Home » Social Sector » How many animal lives does your selfie cost?

How many animal lives does your selfie cost?

Salma Rahman | Updated on: 14 February 2017, 5:43 IST

The number of selfie-related deaths and accidents seems to be on a rise. But how far would you go to take that perfect shot? For one group of over-excited tourists on a beach in Argentina, a good photograph seems to outweigh the life of an animal.

Not only did the group of tourists pick out two baby dolphins from the water but also passed them around for selfies under the scorching sun. One of the two dolphins did not survive the ordeal.

Dolphins cannot stay out of water for too long. Their thick and greasy skin loses moisture quickly - putting them at the risk of dehydration and immediate death.

It is also important to mention that Franciscana dolphins are listed as a "vulnerable" species, found only in the waters of southeastern South America.

'Brutal megalomania'

A psychological study conducted last year connected selfie-love to narcissism and psychopathy. Both narcissists and psychopaths have zero or extremely low empathy for other living beings.

The dolphin incident is not the first time that animals have fallen prey to megalomania.

Here are some gruesome examples that prove that humans can sometimes be the most inhumane species of them all.

1) In a similar incident, a baby shark died at the hands of tourists attempting to get the perfect selfie with the stranded animal at a beach in New York. Recalling the incident one of the eye-witness Joanna Zelman told the Inquisitr-

"A big man with thick muscles and deeply tanned skin won the grab-off with two hands on the animal. 'Joey! Hey Joey take my picture!' he shouted to a friend. The shark's torso stopped wiggling, and he slowly gaped his mouth once, and then let it hang open. 'You guys! I think the shark is dying!' I exclaimed. A few heads turned my way, then returned back to taking photos. 'This shark is dying. You guys are literally killing this shark for a photo, can't you see that?' I asked."

Family posing with dead shark.jpg

2) Dr Kristen Lindsey, a vet from Texas, invited social media outrage when she posted a picture of her holding a dead cat that she had shot. "The only good feral tomcat is one with an arrow through its head. Vet of the year award.Gladly accepted".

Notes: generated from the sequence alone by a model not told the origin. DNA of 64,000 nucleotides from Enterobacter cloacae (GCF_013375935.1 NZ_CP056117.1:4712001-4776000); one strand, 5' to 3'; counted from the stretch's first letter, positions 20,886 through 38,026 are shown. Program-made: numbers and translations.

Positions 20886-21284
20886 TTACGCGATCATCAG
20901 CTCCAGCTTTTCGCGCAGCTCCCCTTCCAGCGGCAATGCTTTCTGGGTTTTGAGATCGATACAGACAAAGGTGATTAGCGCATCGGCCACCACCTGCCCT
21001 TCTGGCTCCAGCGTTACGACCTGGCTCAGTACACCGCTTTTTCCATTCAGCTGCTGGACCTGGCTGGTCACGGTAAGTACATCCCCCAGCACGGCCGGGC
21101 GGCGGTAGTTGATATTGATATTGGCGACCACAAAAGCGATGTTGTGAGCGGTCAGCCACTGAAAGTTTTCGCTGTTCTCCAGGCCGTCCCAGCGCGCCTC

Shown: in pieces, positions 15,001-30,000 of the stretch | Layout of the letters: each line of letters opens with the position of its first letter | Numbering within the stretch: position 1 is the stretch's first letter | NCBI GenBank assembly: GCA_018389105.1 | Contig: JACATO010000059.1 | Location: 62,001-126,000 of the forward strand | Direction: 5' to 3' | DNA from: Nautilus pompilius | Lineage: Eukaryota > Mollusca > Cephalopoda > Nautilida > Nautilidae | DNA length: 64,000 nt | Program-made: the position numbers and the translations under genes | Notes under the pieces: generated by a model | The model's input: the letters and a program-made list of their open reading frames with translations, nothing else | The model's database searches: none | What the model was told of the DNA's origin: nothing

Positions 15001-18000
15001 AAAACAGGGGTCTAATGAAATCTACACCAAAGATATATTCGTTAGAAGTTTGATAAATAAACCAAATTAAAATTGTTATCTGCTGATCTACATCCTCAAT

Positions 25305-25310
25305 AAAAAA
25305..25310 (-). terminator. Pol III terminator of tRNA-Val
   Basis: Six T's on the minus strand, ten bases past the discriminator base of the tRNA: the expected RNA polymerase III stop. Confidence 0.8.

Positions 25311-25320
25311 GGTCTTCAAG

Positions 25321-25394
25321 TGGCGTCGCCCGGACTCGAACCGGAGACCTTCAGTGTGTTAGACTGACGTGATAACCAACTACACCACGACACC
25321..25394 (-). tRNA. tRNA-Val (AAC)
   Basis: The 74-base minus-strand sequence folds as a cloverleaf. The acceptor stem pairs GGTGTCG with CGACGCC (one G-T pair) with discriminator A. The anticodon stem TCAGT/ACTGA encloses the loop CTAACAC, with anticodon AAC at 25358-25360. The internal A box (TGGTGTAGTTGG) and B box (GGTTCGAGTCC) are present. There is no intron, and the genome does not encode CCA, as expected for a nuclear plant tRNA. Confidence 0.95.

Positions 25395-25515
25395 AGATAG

Kristen and dead cat.jpg

To Lindsey's horror, the animal she assumed was a "feral cat" turned out to be Tiger, a six-year-old cat, beloved to an elderly couple. Lindsey was fired from her clinic and was charged under animal cruelty.

3) Rebecca Francis, a 41-year-old hunter and mother of eight from Utah who regularly posts selfies with dead animals on her website, was blasted by comedian Ricky Gervais, in a series of tweets.

rebecca- selfie with dead animals.jpg

But his words seemed to have no effect on Francis, who first hogged headlines when she won the US reality show Extreme Huntress. Not only does she own a frightening number of photos with her posing with dead animals, but she has come on board to say that she "didn't regret it for one second". She claimed the kill was to feed hungry African villagers who also used the remains to craft jewellery and ornaments to sell. Keep telling yourself that, Francis.

4) In 2014 abut 40,000 people signed a petition asking the social media website to remove numerous photos posted by 19-year-old Kendall Jones, a hunter from Texas who would regularly pose with photos of dead or tranquilized animals she had hunted - including a lion, rhino, antelope, leopard, elephant, zebra and hippopotamus.

Photo: Kendall Jones

Photo: Cater

Another heart-breaking incident which took social media by storm was the killing of Zimbabwe's beloved Cecil the Lion by Minnesota-based dentist Walter Palmer. Not only did Palmer express no regret for the brutal killing, but also posed with 'his trophy kill'.

Cecil the lion 6

Photo: Rex/Shutterstock

5) In 2015, the World Animal Protection (WAP) released a report titled Breeding Cruelty: How Tourism Is Killing Africa's Lions. According to the report, lion cubs as young as one-week-old were separated from their mothers and then forced into a facility where tourists "manhandle" the cubs and use them for "endless" photo opportunities.

World animal protection. killing for selfie

Photo: World Animal Protection

When old enough, the animals are forced to participate in the "walking with lions" tourist activities. Once they become too big and dangerous to be around tourists, the lions are then sold back to the lion farms to be introduced into canned hunting facilities or euthanasia. For the uninitiated, canned hunting is when lions are released into an enclosure, making them easy targets for hunters.

First published: 19 February 2016, 5:44 IST